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Delbert Griffith
14:24 May 26, 2023

Thank you very much, Amanda. I appreciate the praise and the analysis. The analysis is spot on. Every writer fears losing the gift of spinning a tale. I continually live with that fear; I feel like an impostor. A math teacher writing tales. Again, thank you, my friend. Your input is always worth reading and considering. Cheers!


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Jessica B Taylor
15:38 May 11, 2023

Wowweee….soooo goooood! I love it!! “…a sadness deeper than the soul” great line!! At the beginning, I could taste the filet-o-fish, I could see the wrappers, I could visualize the scene…I was a little concerned I didn’t know who “Dear Roger” was when Fen first brought him up but that was addressed as I kept reading. Such a good read. Thanks for the heads up on publishing a best seller!!! Lol


Delbert Griffith
17:23 May 11, 2023

LOL well, I hope you don't go that route, my friend. Seems like a lot to pay for fame, yes? I'm pleased that you liked the tale, Teresa. My aim was to get certain messages across, one of them being that we identify too much with other people's perception of us. The rearview mirror might be a good place to start seeing ourselves. Again, thank you for the praise. I truly appreciate it. Cheers!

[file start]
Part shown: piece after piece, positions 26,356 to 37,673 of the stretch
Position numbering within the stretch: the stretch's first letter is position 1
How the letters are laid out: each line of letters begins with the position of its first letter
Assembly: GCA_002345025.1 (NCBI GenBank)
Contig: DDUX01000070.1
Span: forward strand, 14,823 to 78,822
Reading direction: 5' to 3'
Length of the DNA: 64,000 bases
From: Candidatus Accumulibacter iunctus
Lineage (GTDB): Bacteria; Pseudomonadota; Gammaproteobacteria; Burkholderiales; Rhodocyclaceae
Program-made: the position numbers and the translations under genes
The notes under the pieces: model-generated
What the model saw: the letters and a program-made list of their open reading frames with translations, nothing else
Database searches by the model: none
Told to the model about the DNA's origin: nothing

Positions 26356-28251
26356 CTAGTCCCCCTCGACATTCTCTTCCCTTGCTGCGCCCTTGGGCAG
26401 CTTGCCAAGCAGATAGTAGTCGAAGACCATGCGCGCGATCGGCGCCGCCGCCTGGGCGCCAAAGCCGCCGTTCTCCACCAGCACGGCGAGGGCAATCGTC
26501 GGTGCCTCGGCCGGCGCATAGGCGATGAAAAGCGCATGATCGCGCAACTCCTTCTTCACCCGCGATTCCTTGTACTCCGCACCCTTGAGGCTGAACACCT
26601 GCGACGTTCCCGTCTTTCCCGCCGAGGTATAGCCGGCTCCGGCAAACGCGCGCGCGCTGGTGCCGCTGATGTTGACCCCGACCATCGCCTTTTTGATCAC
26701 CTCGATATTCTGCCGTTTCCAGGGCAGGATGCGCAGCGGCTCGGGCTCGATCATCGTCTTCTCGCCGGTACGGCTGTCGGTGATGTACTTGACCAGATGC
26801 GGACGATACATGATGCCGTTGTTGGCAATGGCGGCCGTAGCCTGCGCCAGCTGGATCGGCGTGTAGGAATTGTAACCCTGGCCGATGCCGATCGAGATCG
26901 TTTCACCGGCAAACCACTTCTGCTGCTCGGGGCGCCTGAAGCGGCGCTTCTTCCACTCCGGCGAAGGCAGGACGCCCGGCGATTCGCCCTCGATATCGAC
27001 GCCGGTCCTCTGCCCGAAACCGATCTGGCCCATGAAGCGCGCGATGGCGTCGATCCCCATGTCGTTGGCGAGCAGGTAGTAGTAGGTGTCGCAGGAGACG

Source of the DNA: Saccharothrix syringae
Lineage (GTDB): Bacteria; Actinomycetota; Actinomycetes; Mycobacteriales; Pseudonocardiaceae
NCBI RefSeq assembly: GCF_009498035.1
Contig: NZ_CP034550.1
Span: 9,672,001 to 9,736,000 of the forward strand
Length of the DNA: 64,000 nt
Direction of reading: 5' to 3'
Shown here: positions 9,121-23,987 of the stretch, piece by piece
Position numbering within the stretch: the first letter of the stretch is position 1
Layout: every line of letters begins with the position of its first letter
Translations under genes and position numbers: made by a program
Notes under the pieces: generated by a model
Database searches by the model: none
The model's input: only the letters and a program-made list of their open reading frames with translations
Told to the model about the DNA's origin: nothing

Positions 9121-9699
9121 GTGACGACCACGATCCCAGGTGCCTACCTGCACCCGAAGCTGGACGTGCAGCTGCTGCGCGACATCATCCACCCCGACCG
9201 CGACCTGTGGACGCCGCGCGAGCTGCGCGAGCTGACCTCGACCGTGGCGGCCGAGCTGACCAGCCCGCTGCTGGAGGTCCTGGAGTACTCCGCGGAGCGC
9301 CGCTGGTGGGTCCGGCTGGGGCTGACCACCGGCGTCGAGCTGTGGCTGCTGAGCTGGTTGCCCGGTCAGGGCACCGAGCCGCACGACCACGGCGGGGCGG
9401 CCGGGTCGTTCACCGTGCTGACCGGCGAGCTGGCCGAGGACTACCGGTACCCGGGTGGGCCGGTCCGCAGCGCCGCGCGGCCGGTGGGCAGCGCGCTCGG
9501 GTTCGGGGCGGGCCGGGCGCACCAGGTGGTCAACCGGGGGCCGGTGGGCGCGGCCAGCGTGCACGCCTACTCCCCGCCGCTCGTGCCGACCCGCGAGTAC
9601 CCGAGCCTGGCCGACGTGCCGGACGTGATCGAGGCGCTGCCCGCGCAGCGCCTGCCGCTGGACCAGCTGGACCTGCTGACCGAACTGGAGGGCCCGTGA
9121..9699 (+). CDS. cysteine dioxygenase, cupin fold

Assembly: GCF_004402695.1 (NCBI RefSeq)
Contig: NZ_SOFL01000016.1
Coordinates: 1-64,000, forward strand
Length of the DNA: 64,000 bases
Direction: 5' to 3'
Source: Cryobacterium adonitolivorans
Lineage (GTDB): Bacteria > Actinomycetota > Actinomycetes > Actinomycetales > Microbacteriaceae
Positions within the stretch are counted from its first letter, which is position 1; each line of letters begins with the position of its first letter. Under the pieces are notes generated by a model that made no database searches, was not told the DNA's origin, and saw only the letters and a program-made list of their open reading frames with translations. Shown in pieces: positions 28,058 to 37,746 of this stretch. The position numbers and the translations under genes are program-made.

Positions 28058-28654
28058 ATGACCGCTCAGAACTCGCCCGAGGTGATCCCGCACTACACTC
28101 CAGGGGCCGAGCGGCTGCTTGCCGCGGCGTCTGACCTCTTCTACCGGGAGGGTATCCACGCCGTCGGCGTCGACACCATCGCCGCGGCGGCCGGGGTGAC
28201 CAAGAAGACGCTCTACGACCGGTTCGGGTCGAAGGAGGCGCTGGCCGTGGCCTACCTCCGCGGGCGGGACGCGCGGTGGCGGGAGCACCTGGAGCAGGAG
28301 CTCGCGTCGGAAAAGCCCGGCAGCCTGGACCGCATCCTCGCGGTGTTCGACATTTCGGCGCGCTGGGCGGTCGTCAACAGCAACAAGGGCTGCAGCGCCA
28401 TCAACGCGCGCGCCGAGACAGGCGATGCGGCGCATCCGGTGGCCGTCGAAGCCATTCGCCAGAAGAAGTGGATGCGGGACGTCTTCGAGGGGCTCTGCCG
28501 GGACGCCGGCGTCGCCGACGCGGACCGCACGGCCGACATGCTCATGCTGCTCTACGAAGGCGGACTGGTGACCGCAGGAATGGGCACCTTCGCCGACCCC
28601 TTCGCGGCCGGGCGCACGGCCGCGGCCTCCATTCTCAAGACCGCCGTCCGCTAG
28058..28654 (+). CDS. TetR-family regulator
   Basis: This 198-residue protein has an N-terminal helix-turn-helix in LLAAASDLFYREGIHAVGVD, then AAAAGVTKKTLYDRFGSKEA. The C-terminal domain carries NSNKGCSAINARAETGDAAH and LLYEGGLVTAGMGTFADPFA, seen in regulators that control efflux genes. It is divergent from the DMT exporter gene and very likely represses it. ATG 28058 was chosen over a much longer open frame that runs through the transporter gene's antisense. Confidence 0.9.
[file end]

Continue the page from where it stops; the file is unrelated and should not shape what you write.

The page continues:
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Marty B
23:49 May 08, 2023

Never trust a writer! As a good writer of literature, Fenny put too much weight into the symbolism of her asshole husband, and took his poor behavior as her fault. The changing of the light was a good touch as Fenny's own light was being dimmed. I did look for one last reference at the end, 'darkness closed in' or similar, but that might have been too heavy handed with the metaphor. Good one!


Delbert Griffith
00:04 May 09, 2023

Thanks so much, Marty. Like most cons, getting the mark to believe you is mostly dependent on the mark's state of mind. Fenny fell victim to her own emotions and fears. Glad you liked the tale, my friend. Cheers!


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Michelle Oliver
11:47 May 07, 2023

I love your opening paragraph and the brief dialogue that follows. Such a great set up and we just have to know what happened and why. The idea of imposter syndrome, of not even feeling real in your own life comes across, as Fenny seems quite detached from the situation. It is as if this is not her life, she is merely observing it. -Fenny held out her hands and shrugged. “Yeah. Fair cop. I went crazy.” Even when she is talking about going crazy, she is quite dispassionate about it, no fear, or remorse, or anything. Throughout the story, t...


Delbert Griffith
14:15 May 07, 2023